Dolphin Dives

Dolphin Painting

… Animal Paintings Beyond Realism 03 …

In my last post I introduced my new series of “Animal Paintings beyond Realism”, inspired by a painting group recently created by Studio Tolere. The first of the series featured a dog, the second depicted owls. Today I present a new painting of the series, done in acrylics, gouache, China ink and pastel chalk. It is called

“Dolphin Dives”

My emotional connection to dolphins goes back almost 50 years (scary to think how long ago it is!) when the American TV show Flipper was broadcast. I guess just about any child in this world and of my generation, and perhaps of later generations too, knows and loves Flipper. I am no exception. I deeply enjoyed the show and since then have kept a very emotional connection to dolphins. A deep fascination too…

I had a few more experiences with dolphins in my life. When I was around 20 years old, I had a German boyfriend, who was a diving instructor on his holidays, in Spain and in Thailand. Where we spent our holidays in Spain, there was a Zoo not too far away, with a dolphin show. Once my friend was called to perform a special task in the pool where the dolphins swam. It was incredibly touching to see him swimming among them, and to witness how playful they were, and how they let him come closer and caress them. They seemed to enjoy it so much! It was again a very deep experience, confirming that Flipper did ‘exist’, that it was not only an American show.

Now I will make a jump of 20 more years. I was on a sailing boat, sailing with my brother from Gibraltar to the Canary Islands. I was on the deck, keeping an eye on everything while the captain -my brother- was reading in the cabin. In fact there was nothing to keep an eye on, as we were all alone on this immensity of water which is the Atlantic ocean. And suddenly HE appeared… he swam some seconds along with us, then dived into the water. I was in shock. To see dolphins on the TV is nice, to see them in a zoo is great, but to see them in the wild is  just… beyond words! I ran down to the cabin and told my brother that there was a dolphin outside. When I say “told”, it is wrong : in fact I was hysterically screaming. He looked through the porthole but he could not see anything. I had my eyes glued to the glass, but could not see anything, then ran up to the deck again, spent hours watching the sea, but my dolphin never appeared again… I was immensely sad, I had the feeling to have lost a very dear friend. I thought that my screams had probably scared him away…And to add to my sadness, my brother never believed that I had seen the dolphin..

Last but not least, about 15 years later again… In June 2013 my partner Kev Moore and me were on a little painting trip up the coast here, to a seaside town called “Aguilas”, not too far from our house. Just some days out to “restart the system” and find new inspiration. We went on a boat trip, on a boat called Don Pancho. And there HE was again… here is what Kevin is writing about the experience:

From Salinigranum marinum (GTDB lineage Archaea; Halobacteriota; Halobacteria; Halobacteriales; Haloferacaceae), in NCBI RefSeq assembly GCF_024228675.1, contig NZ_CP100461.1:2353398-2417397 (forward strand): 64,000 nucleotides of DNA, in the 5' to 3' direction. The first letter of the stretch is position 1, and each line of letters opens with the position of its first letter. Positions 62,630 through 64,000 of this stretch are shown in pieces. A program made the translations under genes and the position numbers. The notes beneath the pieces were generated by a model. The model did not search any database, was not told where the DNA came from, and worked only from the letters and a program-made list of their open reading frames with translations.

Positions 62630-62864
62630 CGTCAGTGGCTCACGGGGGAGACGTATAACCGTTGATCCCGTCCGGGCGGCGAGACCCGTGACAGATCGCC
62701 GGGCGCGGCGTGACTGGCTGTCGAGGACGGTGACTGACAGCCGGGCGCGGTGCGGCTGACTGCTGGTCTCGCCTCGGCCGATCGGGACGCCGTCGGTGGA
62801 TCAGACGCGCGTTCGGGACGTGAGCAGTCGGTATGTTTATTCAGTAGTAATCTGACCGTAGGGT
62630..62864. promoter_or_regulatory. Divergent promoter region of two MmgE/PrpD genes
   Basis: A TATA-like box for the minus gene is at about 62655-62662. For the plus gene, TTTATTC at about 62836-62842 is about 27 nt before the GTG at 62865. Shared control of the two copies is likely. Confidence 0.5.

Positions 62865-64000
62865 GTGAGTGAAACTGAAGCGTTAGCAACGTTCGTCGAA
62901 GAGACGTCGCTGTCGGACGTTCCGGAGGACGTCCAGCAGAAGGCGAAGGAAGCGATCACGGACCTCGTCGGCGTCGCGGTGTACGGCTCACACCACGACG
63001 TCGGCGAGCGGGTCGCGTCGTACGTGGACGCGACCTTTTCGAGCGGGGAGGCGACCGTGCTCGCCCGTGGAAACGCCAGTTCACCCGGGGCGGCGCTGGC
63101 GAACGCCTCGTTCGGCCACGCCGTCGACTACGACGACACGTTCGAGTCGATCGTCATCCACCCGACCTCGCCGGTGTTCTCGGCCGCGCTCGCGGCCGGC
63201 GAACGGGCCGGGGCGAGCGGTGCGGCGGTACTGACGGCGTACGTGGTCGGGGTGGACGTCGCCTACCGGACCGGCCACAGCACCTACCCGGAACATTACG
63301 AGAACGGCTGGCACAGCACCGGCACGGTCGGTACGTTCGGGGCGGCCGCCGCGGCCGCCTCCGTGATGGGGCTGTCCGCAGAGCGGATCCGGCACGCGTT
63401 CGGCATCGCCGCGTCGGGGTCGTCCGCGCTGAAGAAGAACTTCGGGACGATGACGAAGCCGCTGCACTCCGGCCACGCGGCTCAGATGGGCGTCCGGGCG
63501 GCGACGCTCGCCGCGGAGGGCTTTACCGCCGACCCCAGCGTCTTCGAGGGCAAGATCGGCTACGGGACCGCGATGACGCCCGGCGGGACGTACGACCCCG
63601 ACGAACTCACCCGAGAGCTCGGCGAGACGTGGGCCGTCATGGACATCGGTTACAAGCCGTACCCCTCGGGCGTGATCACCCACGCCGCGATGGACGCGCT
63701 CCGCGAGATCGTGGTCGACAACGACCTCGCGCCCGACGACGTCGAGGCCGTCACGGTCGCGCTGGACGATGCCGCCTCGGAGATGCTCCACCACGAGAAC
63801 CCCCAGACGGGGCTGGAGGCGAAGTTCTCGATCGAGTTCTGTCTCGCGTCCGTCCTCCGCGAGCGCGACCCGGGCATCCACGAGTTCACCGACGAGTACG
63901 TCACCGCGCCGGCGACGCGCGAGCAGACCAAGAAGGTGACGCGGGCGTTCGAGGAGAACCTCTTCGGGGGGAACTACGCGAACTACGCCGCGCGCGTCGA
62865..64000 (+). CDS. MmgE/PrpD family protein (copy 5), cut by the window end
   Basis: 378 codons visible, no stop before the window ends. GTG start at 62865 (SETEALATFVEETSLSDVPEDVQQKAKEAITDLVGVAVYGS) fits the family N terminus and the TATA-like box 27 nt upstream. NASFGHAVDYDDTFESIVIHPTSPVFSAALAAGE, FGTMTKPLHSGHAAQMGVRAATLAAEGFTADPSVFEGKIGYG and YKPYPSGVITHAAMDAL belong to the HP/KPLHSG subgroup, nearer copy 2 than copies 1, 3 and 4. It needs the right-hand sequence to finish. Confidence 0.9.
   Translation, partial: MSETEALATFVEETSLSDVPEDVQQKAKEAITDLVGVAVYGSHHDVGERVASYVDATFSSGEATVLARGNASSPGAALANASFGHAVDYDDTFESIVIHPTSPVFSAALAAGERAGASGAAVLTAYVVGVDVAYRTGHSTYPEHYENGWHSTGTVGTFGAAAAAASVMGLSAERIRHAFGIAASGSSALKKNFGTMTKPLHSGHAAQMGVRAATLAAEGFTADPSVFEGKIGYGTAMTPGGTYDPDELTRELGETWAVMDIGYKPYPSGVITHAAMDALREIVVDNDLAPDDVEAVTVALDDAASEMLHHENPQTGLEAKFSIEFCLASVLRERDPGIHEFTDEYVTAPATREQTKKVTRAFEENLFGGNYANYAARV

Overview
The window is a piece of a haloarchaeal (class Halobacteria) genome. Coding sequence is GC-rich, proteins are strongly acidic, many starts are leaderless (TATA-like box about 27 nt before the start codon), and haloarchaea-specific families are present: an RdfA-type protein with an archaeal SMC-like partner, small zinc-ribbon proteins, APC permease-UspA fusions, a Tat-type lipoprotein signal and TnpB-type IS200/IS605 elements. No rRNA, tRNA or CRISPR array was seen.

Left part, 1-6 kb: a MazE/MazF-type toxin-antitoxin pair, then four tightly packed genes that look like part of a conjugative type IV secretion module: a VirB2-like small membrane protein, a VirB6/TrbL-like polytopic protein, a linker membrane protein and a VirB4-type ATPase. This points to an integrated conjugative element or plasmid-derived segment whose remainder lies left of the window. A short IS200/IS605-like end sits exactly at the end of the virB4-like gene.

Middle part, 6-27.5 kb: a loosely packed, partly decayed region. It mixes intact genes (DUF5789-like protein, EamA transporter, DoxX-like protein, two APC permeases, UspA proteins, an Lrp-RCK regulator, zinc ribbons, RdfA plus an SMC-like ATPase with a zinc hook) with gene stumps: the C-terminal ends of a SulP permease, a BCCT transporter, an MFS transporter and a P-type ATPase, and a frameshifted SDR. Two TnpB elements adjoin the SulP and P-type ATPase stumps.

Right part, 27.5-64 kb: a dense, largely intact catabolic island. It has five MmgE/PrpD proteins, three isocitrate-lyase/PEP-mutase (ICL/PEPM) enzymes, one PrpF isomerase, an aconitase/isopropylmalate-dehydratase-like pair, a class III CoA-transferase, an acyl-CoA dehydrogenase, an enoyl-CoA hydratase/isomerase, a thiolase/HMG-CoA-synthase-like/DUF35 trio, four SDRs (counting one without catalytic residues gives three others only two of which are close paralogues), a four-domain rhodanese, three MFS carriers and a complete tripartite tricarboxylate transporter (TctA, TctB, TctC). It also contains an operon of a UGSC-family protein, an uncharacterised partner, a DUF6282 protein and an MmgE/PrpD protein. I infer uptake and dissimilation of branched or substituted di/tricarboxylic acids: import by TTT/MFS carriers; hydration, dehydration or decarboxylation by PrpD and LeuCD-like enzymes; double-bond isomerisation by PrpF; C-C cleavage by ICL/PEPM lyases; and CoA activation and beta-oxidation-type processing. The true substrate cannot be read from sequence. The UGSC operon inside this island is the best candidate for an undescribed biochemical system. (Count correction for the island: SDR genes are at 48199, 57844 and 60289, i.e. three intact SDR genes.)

“… the whole crew were great, and clearly loved their job, or at least gave a superb impression of doing so. Smiles all round, and the guy tasked with the commentary on our jaunt up the wilder coastline to the north of Aguilas was passionate about his subject.  When the sleek dorsal fin of a dolphin broke the surface off our port bow, he was about as ecstatic as we were.  I can only say it was mesmerizing. Time after time it buzzed our vessel, playing with the wake, darting off, leaping out of the water to our cries of childish delight. Witnessing a dolphin in the wild makes one regress. It reduces life to a microcosm of simplicity, to something almost Utopian. It speaks to the very depth of your being, of freedom, innocence and sheer, unadulterated joy. I’ve swum with dolphins in Venezuela, but they were in captivity, more’s the pity. This is were they belong, and seeing one exuberant, dancing on the waves where it’s supposed to be, is a privilege, and something I’ll never forget…”

I could not say it better! The meeting with that dolphin was one of the deepest and most emotional experiences in my whole life! And this time, at least, I had witnesses…

The dolphin painting presented in this blog post and other animal paintings are available directly online as Giclee print in many different dimensions, on paper, canvas or metal, and also as greeting cards. Please click on the painting to access my Shopping Cart Online. 

The Giclee prints from the above mentioned Online shop are manufactured in the USA and sent directly to the client from there. For personal or financial reasons it might not be appropriate for everybody to order their prints in the USA. Also, you might prefer to purchase my Giclee prints hand-signed. If so, you can alternatively order directly from me. Simply contact me indicating which painting you are interested in and in which size. Go to Goodaboom Boutique to see a guideline of pricing for different dimensions.

 

I also sell A3 posters (297mm x 420mm) as high quality digital prints on a Heavyweight White 350gsm paper, each packed in cello with card stiffner.

Poster Price: 50 euros.

They are a great alternative to the Giclee prints, to a more affordable price.

(the prices for the Giclee prints and posters are not including packing&shipping)

Hand-signed prints incur a surcharge of 30 euros.

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Oscar Wilde in Dublin

To be natural is simply a pose…